In his book Symbolic Stories (1988), literary researcher Derek Brewer identifies the character of the Green Knight as the image of the father and that of young Gawain as the image of the son. Brewer interprets the Green Knight’s aggression and his terrifying green form as a visual manifestation of the son’s anxious mental state in the oedipal stage and of his fear ofcastration by the father.1 The source of the fear that grips the “son” is the understanding that the two face “father” (sir Bertilac/the green knight) can
harm him irreparably (behead him) while he cannot hurt the omnipotent “father” (lines 2282-3). There is concrete evidence: even after being beheaded by the axe’s blow, the “father” is able to replace his severed head. This reading of the beheading as a metaphor for mental tension emanating from a crisis in the father-son relationship is reinforced in a French poem from the end of the 12th century (about one hundred and fifty years before Sir Gawain) – “Le Livre de Caradoc” – appearing in a collection Conte du Graal, la Continuation Gauvain (Szkilnik, 1992). “TheBeheading Game” in the poem ends with the secret exposed and the identity of the mysterious “beheader” revealed as the sorcerer Eliavres. After fulfilling the task, the “beheader” secretly tells the contestant,
Caradoc Briebras, a young knight only recently knighted by King Arthur, that he initiated the game so as to create a suitable opportunity to reveal to Caradoc
that he is his biological father. ( The story of the beheading has an even earlier version. The foundations of the story are borrowed from an ancient Irish tale that appears in the Ulster Cycle from about the eighth century. In the eleventh century the story had several popular Irish versions; one of the more familiar tales, known as the Briccriu’s Feast, appears in the collection Strachan, John and O’Keefe, J. G. (eds.), Lebor na hUidre (Book of the Dun Cow). The place of Sir Gawain in the original story is taken by the national hero, the greatest of Irish fighters, Cúchulainn, who was the only person to volunteer to carry out the task planned and executed by the sorcerer Cú Roi.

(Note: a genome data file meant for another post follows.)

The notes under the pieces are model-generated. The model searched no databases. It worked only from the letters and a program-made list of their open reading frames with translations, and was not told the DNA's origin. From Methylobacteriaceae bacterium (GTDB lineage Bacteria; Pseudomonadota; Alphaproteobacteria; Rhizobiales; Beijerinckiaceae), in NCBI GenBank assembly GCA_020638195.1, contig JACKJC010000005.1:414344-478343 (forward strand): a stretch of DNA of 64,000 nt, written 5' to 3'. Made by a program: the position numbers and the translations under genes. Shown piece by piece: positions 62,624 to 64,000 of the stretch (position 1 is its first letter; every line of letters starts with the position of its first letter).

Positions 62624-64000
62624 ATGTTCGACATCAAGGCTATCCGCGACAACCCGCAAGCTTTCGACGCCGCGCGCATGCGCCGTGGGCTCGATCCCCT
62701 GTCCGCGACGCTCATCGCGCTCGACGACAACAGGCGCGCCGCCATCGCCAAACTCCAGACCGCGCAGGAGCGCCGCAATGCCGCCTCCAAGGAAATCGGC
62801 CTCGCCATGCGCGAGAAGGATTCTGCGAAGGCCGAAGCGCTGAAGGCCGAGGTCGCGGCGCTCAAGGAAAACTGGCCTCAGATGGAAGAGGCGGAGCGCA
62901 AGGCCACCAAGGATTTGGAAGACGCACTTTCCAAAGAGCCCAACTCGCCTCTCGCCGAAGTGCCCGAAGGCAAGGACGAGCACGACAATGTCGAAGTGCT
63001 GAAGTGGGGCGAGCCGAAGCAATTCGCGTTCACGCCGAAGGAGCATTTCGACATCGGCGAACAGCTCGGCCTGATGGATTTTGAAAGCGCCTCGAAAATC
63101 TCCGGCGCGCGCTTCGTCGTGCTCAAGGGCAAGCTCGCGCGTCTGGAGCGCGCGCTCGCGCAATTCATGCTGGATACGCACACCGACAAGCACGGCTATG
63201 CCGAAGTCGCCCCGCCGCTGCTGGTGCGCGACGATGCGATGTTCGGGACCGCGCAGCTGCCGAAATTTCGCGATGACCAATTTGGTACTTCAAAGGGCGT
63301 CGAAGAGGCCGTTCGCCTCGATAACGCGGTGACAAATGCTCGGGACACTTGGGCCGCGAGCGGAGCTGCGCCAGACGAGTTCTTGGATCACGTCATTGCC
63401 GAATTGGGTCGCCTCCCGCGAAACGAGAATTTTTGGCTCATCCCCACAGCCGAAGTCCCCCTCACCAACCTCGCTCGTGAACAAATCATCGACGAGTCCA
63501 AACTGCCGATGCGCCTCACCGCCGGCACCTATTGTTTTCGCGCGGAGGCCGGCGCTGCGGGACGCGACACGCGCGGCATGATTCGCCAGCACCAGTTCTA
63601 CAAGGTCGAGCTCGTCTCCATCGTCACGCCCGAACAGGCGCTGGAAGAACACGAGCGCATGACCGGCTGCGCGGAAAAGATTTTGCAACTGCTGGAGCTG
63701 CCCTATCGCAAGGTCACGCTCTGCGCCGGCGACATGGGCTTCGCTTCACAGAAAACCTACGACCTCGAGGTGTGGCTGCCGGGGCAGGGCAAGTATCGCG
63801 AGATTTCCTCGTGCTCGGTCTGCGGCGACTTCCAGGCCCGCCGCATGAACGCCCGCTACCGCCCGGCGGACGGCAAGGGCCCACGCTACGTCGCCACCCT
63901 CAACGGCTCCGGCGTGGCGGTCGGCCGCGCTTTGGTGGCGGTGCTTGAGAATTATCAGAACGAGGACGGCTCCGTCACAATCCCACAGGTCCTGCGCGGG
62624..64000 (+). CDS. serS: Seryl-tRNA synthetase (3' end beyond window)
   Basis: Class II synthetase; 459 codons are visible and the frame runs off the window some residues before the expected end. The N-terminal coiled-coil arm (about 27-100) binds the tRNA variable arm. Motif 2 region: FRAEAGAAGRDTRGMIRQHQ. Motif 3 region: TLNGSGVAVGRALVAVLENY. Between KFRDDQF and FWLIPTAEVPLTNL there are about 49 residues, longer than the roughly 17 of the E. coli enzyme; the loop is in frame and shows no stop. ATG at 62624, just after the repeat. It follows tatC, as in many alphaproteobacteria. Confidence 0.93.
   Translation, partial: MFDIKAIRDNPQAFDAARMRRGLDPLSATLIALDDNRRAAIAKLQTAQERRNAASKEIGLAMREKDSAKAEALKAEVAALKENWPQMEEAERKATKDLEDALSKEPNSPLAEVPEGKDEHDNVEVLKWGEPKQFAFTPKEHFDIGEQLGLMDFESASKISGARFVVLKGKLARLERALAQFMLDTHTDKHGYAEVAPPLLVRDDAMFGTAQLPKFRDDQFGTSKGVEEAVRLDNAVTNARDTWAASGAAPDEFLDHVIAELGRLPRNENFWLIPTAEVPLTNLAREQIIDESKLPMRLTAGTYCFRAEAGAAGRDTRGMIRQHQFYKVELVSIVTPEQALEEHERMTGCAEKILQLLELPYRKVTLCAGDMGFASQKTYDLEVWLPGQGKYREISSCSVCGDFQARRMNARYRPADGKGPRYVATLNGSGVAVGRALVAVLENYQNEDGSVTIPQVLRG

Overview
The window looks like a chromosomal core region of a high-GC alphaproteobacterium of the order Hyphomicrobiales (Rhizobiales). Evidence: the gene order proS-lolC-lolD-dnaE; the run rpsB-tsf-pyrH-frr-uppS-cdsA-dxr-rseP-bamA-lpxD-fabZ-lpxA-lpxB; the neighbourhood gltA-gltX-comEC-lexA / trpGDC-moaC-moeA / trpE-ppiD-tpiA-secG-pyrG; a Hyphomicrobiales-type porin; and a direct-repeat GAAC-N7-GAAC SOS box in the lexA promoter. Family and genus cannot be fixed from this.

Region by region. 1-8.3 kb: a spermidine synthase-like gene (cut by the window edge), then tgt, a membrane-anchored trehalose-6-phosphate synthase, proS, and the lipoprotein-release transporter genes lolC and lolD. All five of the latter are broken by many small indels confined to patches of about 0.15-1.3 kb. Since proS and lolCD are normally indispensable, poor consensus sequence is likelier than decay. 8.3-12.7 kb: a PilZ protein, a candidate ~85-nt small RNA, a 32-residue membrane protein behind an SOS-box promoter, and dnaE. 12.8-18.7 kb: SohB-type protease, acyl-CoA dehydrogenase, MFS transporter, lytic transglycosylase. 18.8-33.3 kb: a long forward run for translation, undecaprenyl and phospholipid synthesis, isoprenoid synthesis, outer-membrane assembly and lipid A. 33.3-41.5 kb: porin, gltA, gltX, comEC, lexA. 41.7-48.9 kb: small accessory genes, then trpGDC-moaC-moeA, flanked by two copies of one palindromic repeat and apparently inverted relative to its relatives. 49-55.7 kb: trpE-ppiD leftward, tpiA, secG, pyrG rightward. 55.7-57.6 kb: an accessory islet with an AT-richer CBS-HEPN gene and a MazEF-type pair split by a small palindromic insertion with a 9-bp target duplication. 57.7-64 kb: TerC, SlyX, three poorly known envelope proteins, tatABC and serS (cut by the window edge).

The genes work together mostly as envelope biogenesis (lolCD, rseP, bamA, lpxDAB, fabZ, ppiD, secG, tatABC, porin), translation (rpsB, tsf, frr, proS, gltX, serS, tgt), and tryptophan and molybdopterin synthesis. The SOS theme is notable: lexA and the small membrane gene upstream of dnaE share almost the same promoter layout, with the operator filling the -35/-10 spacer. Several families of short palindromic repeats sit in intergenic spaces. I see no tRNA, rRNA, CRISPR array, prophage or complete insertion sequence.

The test set by the sorcerer allowed Cúchulainn to obtain the Champion Portion’s prize given to the victor, that is to say, to receive the choicest piece of meat from the mouth-watering dish (curadhmhir) in addition, of course, to fame and glory.
In the Irish version, the esteemed sorcerer Cú Roi has no familial connection to the hero. The anonymous poet of Sir Gawain mentions twice that his story is based on an ancient
source that he heard about in books: The bok as I herde say (line 690), and another time in the line that concludes the text: The Brutus bokes therof beres wyttensesse (line 2253). The influence he alludes to is unclear; it is certainly possible that there were other versions of this story. A new structural frame was assembled on the ancient foundation that matched the date of the writing and the taste of the specific target audience). Read more here…
The motto is inscribed, as hony soyt qui mal pence, at the end of the text in the sole surviving manuscript in the British Library, albeit in a later hand.
In the poem, a girdle, very similar in its erotic undertones to the garter, plays a prominent role. A rough equivalent of the Order’s motto has been identified in Gawain’s exclamation corsed worth cowarddyse and couetyse boþe (“cursed be both cowardice and coveting”, v. 2374). While the author of that poem remains disputed, there seems to be a connection between two of the top candidates and the Order of the Garter, John of Gaunt, 1st Duke of Lancaster, and Enguerrand de Coucy, seventh Sire de Coucy. De Coucy was married to King Edward III’s daughter, Isabella, and was given admittance to the Order of the Garter on their wedding day.”
Please also look at : The Golden Bough:
The Golden Bough: A Study in Comparative Religion (retitled The Golden Bough: A Study in Magic and Religion in its second edition) is a wide-ranging, comparative study of mythology and religion, written by the Scottish anthropologist Sir James George Frazer. The Golden Bough was first published in two volumes in 1890; in three volumes in 1900; and in twelve volumes in the third edition, published 1906–15. It has also been published in several different one-volume abridgments. The influence of The Golden Bough on contemporary European literature and thought was substantial.